The state of municipal administration in India is such that urban planning needs a radical rethink, a cataclysmic change both at the level of ideas and execution of plans, to reach a stage where smart cities can become a workable idea.
Clearly, planning will have to begin from scratch. There was a time in the country when the mayor was considered an important post in a metro or a city. Rajni Patel, for instance, in the Bombay of the 1970s was a mover and shaker, a flamboyant personality in his own right. There have been important sheriffs in Delhi and Calcutta, who dominated the local landscape, with their ability to improve and build upon civic amenities, liaise with the state and even the central government, armed as they were with financial powers. Their privileges were wide ranging – including receiving foreign dignitaries. In other words, the local mayor was an important functionary in the overall administrative setup and a significant figure in the life of a city.
But all that is now a thing of the past. Today, a mayor is a caricature of the past, a merely ceremonial post, who has to look over his shoulders for every decision, particularly financial, that he takes.
This week Union housing minister Hardeep Singh Puri did well to bring out the plight that afflicts India’s urban life, which is steadily descending into filth and chaos. Pitching for a “robust financial management”, he painted a rather sordid picture. The combined receipts of all municipalities in India, he said, totaled up to a measly Rs 1.5 lakh crore, with less than a third of the amount coming from their own resources, making them wholly dependent on the central and state governments. For any meaningful way forward, nearly Rs 65 lakh crore would be required as capital investment and for services in Indian cities over a 20-year period, the minister said, adding therefore the space to raise private funds was “enormous”.
“Compared to certain other areas of reform, we have been relatively slower in municipal finance reforms and the financial position of our municipalities is a cause of concern,” he said, quite candidly.
Puri was merely reiterating what is regarded as one of India’s best kept secrets. The municipal finance market faces a range of challenges, including weak administration and political interference by way of waivers. The time has come for municipalities to lay a foundation of robust financial management for both enhancing own revenues as well as tapping the capital market, an idea that the Narendra Modi government has been pursuing without much success thus far.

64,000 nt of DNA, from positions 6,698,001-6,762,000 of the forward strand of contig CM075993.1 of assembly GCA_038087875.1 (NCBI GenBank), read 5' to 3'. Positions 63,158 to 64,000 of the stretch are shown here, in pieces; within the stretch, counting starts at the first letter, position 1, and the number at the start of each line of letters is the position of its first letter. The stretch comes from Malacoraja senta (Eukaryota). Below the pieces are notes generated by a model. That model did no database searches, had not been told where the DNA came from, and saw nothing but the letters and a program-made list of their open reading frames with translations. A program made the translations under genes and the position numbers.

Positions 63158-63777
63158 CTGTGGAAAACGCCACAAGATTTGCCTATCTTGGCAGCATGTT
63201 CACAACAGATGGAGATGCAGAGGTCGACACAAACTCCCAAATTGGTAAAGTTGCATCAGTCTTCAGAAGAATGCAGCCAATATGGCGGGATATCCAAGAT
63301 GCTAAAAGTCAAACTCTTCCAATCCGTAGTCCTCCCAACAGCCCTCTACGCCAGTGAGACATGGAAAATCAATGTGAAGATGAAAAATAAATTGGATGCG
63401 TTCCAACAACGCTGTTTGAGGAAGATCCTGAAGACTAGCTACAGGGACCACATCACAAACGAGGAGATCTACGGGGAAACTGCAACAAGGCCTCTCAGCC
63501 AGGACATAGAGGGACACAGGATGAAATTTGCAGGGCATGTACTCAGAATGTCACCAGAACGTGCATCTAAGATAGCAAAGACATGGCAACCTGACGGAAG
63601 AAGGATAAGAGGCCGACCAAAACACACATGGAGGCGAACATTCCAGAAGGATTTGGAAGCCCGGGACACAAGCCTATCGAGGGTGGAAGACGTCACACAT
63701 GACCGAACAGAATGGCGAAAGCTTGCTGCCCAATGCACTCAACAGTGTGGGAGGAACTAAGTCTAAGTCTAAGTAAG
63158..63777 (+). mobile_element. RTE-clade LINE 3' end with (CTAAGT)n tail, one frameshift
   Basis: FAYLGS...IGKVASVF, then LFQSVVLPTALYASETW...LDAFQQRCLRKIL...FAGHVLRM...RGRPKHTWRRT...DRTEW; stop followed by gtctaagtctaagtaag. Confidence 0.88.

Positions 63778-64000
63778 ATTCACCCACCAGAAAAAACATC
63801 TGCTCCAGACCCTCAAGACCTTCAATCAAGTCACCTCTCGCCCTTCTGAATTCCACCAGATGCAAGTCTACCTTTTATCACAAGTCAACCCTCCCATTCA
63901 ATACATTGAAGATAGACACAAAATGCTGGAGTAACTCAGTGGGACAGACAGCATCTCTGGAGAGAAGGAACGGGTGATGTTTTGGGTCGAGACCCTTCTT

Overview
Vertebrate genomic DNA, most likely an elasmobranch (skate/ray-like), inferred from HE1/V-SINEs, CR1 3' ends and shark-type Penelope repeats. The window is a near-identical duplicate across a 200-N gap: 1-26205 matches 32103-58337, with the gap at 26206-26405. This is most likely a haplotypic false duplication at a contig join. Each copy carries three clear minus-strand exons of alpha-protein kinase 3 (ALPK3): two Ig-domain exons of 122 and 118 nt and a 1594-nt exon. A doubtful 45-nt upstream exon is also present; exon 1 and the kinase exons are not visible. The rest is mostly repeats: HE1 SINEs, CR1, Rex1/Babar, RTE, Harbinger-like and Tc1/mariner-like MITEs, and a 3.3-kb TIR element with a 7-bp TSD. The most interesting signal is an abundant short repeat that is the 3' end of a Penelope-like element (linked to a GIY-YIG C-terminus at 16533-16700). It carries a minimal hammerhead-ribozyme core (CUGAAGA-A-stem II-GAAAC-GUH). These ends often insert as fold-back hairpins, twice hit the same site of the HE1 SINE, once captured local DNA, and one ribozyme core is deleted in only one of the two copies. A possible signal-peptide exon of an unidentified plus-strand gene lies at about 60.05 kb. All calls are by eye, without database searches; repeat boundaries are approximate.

Most experts believe that for starters, the time has come to adopt the recommendations of the Second Administrative Reforms Commission and merge the functions of the person chairing the municipal council and the individual exercising executive authority.
For that to happen, it is imperative that the position of chairperson/mayor duly created must be filled via a direct electoral process, which should have a fixed five-year tenure. The mayor should also be given the power to appoint his/her cabinet consisting of councillors selected from the elected members.
The current practice in the country is far from satisfactory. In many – if not all - cities, the head of a municipal corporation, the mayor, is merely a ceremonial authority and executive decisions are carried out by the municipal commissioner appointed by the state government.
If that is not bad enough, then many states have short-term tenure of mayors. The Bombay Municipal Corporation (BMC) mayor’s tenure, for instance, is two-and-a-half years.
It is also more than apparent that the kind of urbanisation India will witness in the 21st century, with technology and innovation at its very core, required skills and expertise would not always be available within the government fold.
Experts desperate to move the immoveable believe that it is time for the municipal administrations in India to get look beyond the IAS and begin leverage talent, particularly in the field of finance. Lateral entrants at the municipal level, should be become the norm and not exception.
So is China – a country where technocrats dominate bureaucrats - a template for India to follow? Highly unlikely, believes Niti Aayog vice-chairman Rajiv Kumar, who says India needs to follow its own models rather than cut and paste foreign models, particularly China. “We do not need to look for outside models for our own urbanisation. It is pity that we continuously look for outside models for copy and pasting. Given our diversity and plurality, we cannot let inequitable or unbalanced urbanisation in India. We cannot let India replicate what China has done,” Kumar said at an event on Thursday. In China, he noted that development and modernisation has happened along the coastline, while other areas have remained backward, he said.
By all accounts, therefore, India needs still does not have empowered cities and there is urgent need to resurrect the old tradition of strong mayors in cities. In India, a powerful Mayor like Mike Bloomberg, former New York City mayor, is unheard of. There is urgent need to create growth hubs across the country as also to make cities the centre of knowledge. When that happens, smart cities will just be a kiss away.